Food Freedom

A Home-Based Baker Shouldn't Have To Choose Between Her Dog and Her Business

Each state has different cottage food laws that don’t actually protect public health and safety.


Hula is a good girl. She gets overly excited when guests visit, and sometimes she pokes her nose through the backyard fence and barks. But she follows one important rule: She avoids the room between the kitchen and driveway.

No dogs are allowed inside. Hula, a 7-year-old Belgian shepherd mix, learned quickly when her human parents renovated the space in November 2022, adding an oven, freezer, cooktop, and mixers. "She knows not to go in there," says Hula's mom, who uses the pet-free zone for a homemade cookie business and asked to remain anonymous for this piece.

The door mostly stays closed anyway, creating clear boundaries between the main kitchen for family meals and the workspace for "cottage food," which refers to homemade food for sale. The setup eliminates any sanitation concerns about indoor pets.

"I have really high standards for myself," says Hula's mom. "My product is a reflection of me and my integrity."

Despite the safeguards, Hula's mere existence jeopardizes the business. North Carolina, where the family lives, bans pets in homes used for cottage food production. The state Department of Agriculture and Consumer Services makes no exceptions. Even a goldfish or hamster could turn an otherwise legal business into a criminal enterprise.

The pet prohibition puts Hula's mom in a bind. She could stop selling cookies, move to another state, or lease space in a commercial kitchen, which would mean driving 30 minutes each way to bake on a fixed schedule while paying thousands of dollars in rent—killing flexibility and profit.

The other options are unthinkable. The family could return Hula to the shelter where they rescued her as a puppy. Or they could banish her permanently to the backyard. Hula's mom refuses.

"Your pet is part of your family," she says. "I don't think it's fair to make me choose between business and family."

Rather than comply, Hula's mom took her cottage food operation underground. She pays taxes and obeys other laws, but she skipped the mandatory home inspection and certification. Now she must look over her shoulders when she bakes. She cannot advertise, participate in big community events, or do anything else to draw attention to herself.

Too much success could alert government agents, who could show up and bust her. No puppy dog eyes could stop the assault on economic liberty—the right to earn an honest living in a safe and responsible manner.

The zero-tolerance pet policy is just one example of misguided and sometimes unconstitutional cottage food restrictions nationwide. All 50 states and Washington, D.C., authorize these home-based businesses. But most jurisdictions also hold them back.

Our public interest law firm, the Institute for Justice, filed lawsuits in Minnesota, Nebraska, and New Jersey to end some of the most stifling cottage food regulations. We sued Wisconsin twice. Yet these are not the only states with problems.

Connecticut, Delaware, Maryland, and Washington state cap annual revenue at $25,000, leaving little room for profit after expenses. Hawaii bans online sales and mail-order delivery. Many states demand laboratory testing of acidified foods.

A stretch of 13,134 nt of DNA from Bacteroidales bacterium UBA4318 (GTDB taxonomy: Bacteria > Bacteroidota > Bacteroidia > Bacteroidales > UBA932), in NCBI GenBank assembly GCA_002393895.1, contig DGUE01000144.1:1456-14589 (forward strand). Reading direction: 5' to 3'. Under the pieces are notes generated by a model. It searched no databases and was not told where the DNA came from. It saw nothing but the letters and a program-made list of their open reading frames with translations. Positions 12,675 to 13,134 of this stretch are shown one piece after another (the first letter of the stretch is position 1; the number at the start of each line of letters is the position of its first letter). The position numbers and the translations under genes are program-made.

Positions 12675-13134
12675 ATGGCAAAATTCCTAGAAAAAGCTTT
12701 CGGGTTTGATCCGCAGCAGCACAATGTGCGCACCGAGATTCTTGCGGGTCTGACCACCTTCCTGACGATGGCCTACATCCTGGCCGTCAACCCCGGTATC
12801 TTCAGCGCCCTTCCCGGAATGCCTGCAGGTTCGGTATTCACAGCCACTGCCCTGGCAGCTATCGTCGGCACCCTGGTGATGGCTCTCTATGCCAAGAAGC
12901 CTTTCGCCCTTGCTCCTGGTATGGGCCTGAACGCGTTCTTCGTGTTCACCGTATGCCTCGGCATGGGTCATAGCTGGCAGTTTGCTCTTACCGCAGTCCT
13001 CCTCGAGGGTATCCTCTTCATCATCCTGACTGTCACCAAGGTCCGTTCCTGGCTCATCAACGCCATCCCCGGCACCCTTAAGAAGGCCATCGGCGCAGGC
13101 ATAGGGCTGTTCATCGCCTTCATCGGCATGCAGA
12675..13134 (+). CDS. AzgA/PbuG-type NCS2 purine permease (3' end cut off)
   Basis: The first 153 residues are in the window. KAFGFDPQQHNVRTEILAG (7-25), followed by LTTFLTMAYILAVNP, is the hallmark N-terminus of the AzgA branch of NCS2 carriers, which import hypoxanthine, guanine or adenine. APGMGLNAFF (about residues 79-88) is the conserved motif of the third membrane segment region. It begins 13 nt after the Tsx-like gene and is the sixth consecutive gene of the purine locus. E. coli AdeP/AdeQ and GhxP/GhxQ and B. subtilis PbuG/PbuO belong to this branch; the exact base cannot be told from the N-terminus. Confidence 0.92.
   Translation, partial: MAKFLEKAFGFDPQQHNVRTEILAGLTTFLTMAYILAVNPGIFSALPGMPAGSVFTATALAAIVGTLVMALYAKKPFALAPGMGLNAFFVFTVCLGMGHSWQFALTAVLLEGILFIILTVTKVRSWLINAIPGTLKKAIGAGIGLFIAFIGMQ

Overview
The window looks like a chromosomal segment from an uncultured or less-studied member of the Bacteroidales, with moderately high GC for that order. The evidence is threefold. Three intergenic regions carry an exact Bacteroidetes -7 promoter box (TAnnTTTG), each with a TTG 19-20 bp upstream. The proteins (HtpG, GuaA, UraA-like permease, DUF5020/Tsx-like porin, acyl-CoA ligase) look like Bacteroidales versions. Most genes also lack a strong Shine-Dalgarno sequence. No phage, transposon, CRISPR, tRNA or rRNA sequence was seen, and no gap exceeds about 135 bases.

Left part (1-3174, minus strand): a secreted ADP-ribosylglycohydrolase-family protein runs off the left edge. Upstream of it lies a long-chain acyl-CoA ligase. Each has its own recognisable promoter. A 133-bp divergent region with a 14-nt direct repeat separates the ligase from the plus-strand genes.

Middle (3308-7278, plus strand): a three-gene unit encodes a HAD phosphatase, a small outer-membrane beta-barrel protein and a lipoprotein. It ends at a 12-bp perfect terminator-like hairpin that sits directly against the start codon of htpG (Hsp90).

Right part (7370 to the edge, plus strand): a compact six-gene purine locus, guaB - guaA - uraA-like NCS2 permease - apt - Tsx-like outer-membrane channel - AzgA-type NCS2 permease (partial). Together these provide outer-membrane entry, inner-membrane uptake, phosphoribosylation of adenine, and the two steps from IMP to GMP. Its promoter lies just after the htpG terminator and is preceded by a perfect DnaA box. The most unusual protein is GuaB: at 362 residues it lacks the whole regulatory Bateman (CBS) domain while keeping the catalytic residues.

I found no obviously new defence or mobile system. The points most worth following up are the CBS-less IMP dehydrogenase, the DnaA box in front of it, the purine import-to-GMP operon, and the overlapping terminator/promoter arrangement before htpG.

Massachusetts requires inspections, but does not set uniform standards. Cottage food producers must navigate different rules in 351 cities and towns. Some municipalities decline to set up inspection programs, making it illegal to sell a single homemade cookie under any circumstance. Other municipalities set the bar impossibly high. One aspiring cottage food producer failed a Massachusetts home inspection because her laminate countertop had a freckle-sized chip near the sink.

The biggest difference nationwide involves cottage food types. Every state allows the sale of homemade cookies, bread, and other shelf-stable foods. But that's where the agreement ends. Some states allow homemade popcorn and chocolates. Other states don't. Some states allow homemade pickles and canned vegetables. Other states don't.

Most states ban the sale of homemade foods that require refrigeration. But a handful of states allow it—putting cheesecakes, pumpkin pies, and fresh salsas on the menu. Seven states allow the sale of homemade meals such as pizza. Overall, Wyoming tops the chart and Delaware is the biggest loser for cottage food freedom on an Institute for Justice report card.

The disparity produces something like cottage food roulette. Producers who live in places with friendly laws are lucky winners. Hula's mom and many others are losers, and they rarely get an apology.

Regulators who make their lives difficult claim the meddling is necessary to protect public health and safety. Yet the patchwork of laws nationwide undercuts the argument. Real-world experience shows cottage food is safe no matter where a person lives.

California allows the sale of homemade foods containing meat. Georgia limits cottage food producers to a narrow list of authorized fare. The difference is huge, but the result is the same: little or no evidence of harm.

Arizona lawmakers considered the data and passed one of the nation's strongest food freedom laws on April 13, 2023. Democratic Gov. Katie Hobbs responded with a veto, citing the imagined public health and safety problems that have yet to materialize anywhere.

Hula stays out of politics. But her mom is ready to growl about the cottage food obstacles—especially the pet prohibition in North Carolina. "This makes me mad," she says. "It seems so arbitrary."